Neverwhere was Gaiman’s first solo novel. It told the story of Richard Mayhew, a young businessman who discovered a fantastical London, a London with monsters and saints, murderers and angels, and pale girls in black velvet.
The novel was based on the eponymous BBC Two Television series (1996) which was created by Gaiman and producer Lenny Henry. Since then, Neverwhere has been adapted into a BBC Radio teleplay, and expanded in How the Maquis Got His Coat Back, a short story. In 2005 it was turned into a comic book by writer Mike Carey and artist Glenn Fabry; it’s also been adapted for the stage multiple times.
At London’s Southbank Centre this week, Gaiman explained that the sequel is inspired by the cultural and political changes over the past twenty years, as well as by his work for the UN refugee agency (UNHCR) – he’s visited refugee camps in the Middle East and spoken to people displaced by the conflict in Syria.
He told the Southbank audience: “When Lenny Henry and I came up with the original idea for Neverwhere almost 25 years ago, what attracted us was the idea that we could talk about the homeless, talk about the dispossessed, talk about the people who fall through the cracks, and do it in a way that was exciting and fun and interesting and also relevant and might change people’s heads.
The giant wheel has turned over the last few years and looking around the work I have been doing for UNHCR for refugees, the kind of shape … London is in now, the kind of ways [it] is different to how it was 20 years ago, meant that I decided that it actually was time to do something. Now I had things I was angry about. I cared about things I wanted to put in and I’m now a solid three chapters into a book called The Seven Sisters.”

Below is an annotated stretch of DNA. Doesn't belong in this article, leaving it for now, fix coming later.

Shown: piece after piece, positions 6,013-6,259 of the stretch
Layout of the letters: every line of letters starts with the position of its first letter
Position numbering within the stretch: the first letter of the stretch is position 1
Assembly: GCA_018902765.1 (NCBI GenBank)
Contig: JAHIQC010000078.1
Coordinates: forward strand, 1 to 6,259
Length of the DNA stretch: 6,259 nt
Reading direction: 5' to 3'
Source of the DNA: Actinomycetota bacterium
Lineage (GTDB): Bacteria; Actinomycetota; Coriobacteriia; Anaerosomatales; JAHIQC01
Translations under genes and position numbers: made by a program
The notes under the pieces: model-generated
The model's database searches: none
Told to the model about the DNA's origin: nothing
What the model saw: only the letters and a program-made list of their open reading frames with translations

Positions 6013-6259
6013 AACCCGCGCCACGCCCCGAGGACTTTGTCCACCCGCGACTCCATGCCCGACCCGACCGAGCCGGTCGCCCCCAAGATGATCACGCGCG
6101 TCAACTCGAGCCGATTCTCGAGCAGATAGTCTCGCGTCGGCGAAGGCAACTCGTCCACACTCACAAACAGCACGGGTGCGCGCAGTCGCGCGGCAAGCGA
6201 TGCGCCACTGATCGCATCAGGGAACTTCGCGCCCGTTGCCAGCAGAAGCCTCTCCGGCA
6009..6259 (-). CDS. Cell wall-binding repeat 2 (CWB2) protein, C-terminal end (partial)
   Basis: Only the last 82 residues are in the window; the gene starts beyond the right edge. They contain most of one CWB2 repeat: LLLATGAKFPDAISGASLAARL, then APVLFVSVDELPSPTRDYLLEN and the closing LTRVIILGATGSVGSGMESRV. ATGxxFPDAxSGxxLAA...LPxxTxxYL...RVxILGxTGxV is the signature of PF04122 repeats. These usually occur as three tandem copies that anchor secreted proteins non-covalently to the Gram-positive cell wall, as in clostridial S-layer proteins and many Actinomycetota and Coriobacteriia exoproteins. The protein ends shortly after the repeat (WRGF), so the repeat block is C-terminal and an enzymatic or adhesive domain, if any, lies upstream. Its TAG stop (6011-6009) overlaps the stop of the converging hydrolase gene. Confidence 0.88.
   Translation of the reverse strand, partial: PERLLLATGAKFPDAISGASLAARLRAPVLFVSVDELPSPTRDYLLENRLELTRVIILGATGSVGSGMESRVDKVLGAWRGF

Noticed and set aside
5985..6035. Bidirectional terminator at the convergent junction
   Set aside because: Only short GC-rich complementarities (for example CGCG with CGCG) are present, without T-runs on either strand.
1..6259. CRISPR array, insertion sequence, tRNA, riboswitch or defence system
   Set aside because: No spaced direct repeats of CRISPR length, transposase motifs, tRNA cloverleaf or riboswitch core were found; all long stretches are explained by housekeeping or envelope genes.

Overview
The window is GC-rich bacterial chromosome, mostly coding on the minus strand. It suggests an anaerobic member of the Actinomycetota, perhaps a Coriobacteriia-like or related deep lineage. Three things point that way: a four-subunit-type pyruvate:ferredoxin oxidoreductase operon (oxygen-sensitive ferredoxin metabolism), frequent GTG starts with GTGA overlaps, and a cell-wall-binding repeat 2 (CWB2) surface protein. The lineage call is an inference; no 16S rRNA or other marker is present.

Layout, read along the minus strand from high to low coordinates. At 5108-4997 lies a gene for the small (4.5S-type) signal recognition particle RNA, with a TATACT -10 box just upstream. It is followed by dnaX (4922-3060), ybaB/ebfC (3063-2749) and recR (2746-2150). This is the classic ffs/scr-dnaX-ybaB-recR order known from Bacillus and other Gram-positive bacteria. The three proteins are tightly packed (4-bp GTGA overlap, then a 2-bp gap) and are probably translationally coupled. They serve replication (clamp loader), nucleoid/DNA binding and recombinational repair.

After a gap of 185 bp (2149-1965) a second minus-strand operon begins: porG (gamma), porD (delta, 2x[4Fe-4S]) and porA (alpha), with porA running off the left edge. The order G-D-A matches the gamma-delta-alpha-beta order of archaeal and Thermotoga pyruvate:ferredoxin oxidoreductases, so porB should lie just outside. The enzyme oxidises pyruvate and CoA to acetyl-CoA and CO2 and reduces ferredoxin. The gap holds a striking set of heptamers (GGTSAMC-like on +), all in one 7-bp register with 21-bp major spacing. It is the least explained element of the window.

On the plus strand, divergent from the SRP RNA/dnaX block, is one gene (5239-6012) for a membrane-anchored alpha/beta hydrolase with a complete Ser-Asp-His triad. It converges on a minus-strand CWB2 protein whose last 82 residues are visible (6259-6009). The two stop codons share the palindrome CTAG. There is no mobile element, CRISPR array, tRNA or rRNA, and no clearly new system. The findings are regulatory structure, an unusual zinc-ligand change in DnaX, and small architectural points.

Finalists for the 2016 Aurealis Awards announced
The Aurealis Awards, organised by the Western Australian Science Fiction Foundation, award excellence across Australian speculative fiction writing. The 2016 finalists have just been announced.
Amie Kaufman and Jay Kristoff’s Gemina and Garth Nix’s Goldenhand will compete for the title of Best Young Adult Novel. Justine Larbalestier’s My Sister Rosa is in the running for Best Horror Novel. Jay Kristoff’s Nevernight goes up against Angela Slatter’s Vigil for Best Fantasy Novel. Other categories include Best Children’s Fiction, Best Graphic Novel/Illustrated Work, Best Horror Short Story, and Best Fantasy Short Story. Discover all the finalists here.
Over 800 entries were submitted across fifteen categories. Winners will be announced at the Aurealis Awards ceremony, on the evening of Friday 14 April, 2017 as part of the Swancon convention at the Metro Hotel, Perth.
About the Contributor
Anastasia Hadjidemetri is the former editor of The Booktopian and star of Booktopia's weekly YouTube show, Booked with Anastasia. A big reader and lover of books, Anastasia relishes the opportunity to bring you all the latest news from the world of books.